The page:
capabilities of human thought. As Mises says in Human
Action, “Goethe was right in calling bookkeeping by double
entry ˜one of the finest inventions of the human mind.™ ” The

enormous significance of this advance will be examined fur-
ther in Chapters 8, 10, and 11.


I to realize that money is like all other goods
in that its value is determined subjectively, and in that it,
too, is subject to the law of supply and demand. The key
difference between money and other goods is that money is
acquired neither for direct consumption nor for use in manu-
facturing goods for direct consumption. Money is acquired to
trade later for consumer or producer goods. Its value consists
in being available for such use.
The demand for money is the demand for cash holdings.
All human action takes place in the face of an uncertain
future. Because of that uncertainty, people desire a cushion
against shocks, “something for a rainy day.” In the market
economy, this desire expresses itself first and foremost in the
desire to keep a supply of cash around. Although a reserve of
other items can help as well”grains, canned goods, fuel, and
so on”it is the tremendous flexibility of money in meeting
our needs that makes it the most desirable good to have in
reserve. The very nature of any event that is a shock is that
we don™t now know exactly what we™ll need when the sur-
prise arrives. The baby may get sick and we™ll need medicine.
The car breaks down, or the roof springs a leak, and we need
some repairs done. Or perhaps a great job opportunity comes
up, but we need to make a long, expensive flight to look into
it. A cash reserve can help in any of those situations, while a
big bag of rice in the basement is very difficult to use for
booking a cross-country flight.

People™s demand for cash holdings fluctuates. In times of
crisis, it may rise dramatically. Often, this leads to government
propaganda and perhaps even laws against “hoarding.” But
this so-called hoarding is only an expression of individuals™
desire for a sense of security. There is no economic basis for
deciding what is a reasonable level of cash holdings and what
constitutes hoarding. Government attacks on hoarding are
especially ironic in that the state often created the very crisis
that led to the increased demand for cash, often through war.
Once we understand the subjective nature of the demand
for cash balances, we can see through another common eco-
nomic fallacy”the idea that we should have stable money. By
the very nature of being an economic good, subject to human
valuation, money cannot be stable, as valuation implies the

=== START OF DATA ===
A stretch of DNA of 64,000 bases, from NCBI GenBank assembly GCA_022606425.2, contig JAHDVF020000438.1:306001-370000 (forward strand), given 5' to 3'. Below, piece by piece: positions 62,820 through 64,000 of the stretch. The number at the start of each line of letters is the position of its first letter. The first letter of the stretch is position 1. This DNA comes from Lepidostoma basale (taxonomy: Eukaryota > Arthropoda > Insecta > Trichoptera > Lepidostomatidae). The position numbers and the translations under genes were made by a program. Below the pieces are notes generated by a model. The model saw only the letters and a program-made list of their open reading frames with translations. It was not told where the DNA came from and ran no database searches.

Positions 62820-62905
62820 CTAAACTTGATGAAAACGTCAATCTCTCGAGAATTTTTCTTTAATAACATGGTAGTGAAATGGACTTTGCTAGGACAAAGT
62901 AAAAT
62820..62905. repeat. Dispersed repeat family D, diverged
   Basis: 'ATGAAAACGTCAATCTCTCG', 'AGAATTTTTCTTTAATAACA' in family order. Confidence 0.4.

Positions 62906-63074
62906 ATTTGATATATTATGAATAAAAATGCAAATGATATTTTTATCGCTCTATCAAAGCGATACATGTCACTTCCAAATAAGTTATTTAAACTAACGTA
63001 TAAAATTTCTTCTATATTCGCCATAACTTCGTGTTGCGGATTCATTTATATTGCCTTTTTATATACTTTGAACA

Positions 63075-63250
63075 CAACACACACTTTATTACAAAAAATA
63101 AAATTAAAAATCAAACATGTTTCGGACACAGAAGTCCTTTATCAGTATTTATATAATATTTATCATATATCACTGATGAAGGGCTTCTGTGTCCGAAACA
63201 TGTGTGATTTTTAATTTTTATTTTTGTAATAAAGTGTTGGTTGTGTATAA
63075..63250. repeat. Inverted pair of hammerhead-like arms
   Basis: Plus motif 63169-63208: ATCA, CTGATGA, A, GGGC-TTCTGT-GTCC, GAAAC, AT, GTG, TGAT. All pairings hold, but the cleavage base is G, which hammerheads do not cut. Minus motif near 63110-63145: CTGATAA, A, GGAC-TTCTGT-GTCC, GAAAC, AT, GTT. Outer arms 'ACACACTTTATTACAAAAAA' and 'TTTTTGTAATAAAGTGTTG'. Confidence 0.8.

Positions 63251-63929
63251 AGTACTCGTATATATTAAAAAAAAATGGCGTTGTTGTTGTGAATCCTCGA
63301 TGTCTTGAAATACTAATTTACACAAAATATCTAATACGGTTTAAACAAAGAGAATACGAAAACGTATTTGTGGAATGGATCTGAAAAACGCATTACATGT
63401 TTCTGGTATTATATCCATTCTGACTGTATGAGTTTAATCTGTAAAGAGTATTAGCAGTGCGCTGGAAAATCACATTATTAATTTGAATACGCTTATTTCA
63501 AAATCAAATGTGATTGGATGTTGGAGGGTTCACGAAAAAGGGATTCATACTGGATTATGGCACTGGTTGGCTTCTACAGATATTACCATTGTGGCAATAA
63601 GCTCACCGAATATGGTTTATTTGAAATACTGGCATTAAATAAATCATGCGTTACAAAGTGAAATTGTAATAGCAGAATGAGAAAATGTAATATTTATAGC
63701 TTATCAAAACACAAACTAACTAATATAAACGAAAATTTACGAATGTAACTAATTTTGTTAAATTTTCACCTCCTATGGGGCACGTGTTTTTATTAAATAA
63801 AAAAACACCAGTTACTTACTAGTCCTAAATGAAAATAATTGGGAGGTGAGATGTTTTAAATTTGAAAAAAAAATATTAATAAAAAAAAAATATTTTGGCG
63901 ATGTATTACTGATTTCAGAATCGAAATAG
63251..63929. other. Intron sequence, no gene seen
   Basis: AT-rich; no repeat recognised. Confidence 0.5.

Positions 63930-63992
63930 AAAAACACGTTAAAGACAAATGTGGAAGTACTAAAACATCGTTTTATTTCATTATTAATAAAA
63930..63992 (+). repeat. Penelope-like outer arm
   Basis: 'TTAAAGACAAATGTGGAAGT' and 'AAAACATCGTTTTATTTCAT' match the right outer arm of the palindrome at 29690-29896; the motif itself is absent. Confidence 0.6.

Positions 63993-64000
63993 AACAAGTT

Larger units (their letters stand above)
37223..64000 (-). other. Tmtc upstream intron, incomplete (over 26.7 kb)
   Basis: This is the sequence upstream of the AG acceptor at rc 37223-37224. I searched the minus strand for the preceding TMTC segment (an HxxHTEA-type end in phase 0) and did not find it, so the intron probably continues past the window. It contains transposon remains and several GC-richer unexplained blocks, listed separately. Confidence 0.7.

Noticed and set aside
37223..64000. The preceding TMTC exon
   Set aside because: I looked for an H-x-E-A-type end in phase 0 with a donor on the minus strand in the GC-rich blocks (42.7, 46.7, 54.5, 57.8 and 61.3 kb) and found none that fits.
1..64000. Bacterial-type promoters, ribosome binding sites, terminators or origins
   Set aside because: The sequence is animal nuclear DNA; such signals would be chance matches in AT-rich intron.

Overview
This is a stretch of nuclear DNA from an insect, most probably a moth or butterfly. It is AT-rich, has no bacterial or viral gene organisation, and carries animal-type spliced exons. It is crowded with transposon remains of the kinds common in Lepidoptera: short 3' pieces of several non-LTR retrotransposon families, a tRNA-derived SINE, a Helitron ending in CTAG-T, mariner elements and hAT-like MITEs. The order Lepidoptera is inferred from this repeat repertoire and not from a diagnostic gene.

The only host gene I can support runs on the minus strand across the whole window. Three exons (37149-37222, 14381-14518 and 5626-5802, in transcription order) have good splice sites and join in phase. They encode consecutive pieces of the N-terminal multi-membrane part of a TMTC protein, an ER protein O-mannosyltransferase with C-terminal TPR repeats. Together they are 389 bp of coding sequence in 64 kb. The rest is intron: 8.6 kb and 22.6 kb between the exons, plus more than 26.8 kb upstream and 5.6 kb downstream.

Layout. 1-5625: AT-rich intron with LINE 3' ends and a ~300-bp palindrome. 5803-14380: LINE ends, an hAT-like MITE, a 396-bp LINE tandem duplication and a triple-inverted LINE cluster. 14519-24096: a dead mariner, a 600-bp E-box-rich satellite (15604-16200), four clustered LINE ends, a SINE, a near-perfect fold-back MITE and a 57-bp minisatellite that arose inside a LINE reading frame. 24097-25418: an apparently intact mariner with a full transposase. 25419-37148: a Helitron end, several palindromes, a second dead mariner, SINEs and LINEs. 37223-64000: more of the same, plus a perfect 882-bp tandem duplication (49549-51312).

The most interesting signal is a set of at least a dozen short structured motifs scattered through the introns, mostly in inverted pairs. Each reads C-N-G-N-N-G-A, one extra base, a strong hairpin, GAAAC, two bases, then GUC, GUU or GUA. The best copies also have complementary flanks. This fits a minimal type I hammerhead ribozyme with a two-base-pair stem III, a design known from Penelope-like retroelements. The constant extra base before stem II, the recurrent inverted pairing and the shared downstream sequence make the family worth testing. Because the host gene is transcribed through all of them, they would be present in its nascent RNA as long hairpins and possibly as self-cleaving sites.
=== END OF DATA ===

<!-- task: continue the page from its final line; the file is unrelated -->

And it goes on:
possibility of change. In an economy where nothing changes,
there would be no valuation, as there is nothing to choose.
Goods would circulate in a purely mechanical fashion, driven
by who knows what impetus.
The idea of a stable money has spawned the idea of price
indices, designed to measure the value of money. We will
examine the changing valuation of money as well as price
indices in Chapter 9, where we take up the topics of inflation
and deflation.


T ENGLISH economist Alfred Marshall criticized
Carl Menger™s concept of consumer utility as the sole
source of value. Surely, he claimed, market prices are
determined by both the utility of the good in question to

consumers and the objective, monetary cost of producing it.
His famous metaphor was that utility and cost were like the
blades of scissors, and that it was foolish to debate which
blade did the cutting.
But we must conclude that Marshall hadn™t understood or
fully grasped Menger™s vision. As Israel Kirzner emphasizes,
Menger was after the essential cause of economic phenom-
ena, not incidental factors determining their magnitude. A
price is paid for a good because someone values it. The price
will not exceed that value, whatever the cost of producing it
may have been.
Perhaps I want to sell illuminated manuscripts of The Life
and Times of Gene Callahan. I contract with a monk in the
Carpathian Mountains to produce the book, at $10,000 per
copy. After the first copy is made, I start trying to sell it. Due
to consumers™ lack of interest in the finer things in life, I find
that I am unable to sell even my sole copy at that price. Since
I™ve already paid for the darned thing, I finally sell it for $9.95
and cut my losses. Even though my costs were over $10,000
per copy, I was not able to sell this book at a price anywhere
near that.
It would have been useless for me to attempt to drive up
the price by adding more cost. If no one was willing to pay
more than $9.95 for such a book, doubling the amount of time
the monk spent producing it, and therefore doubling my cost,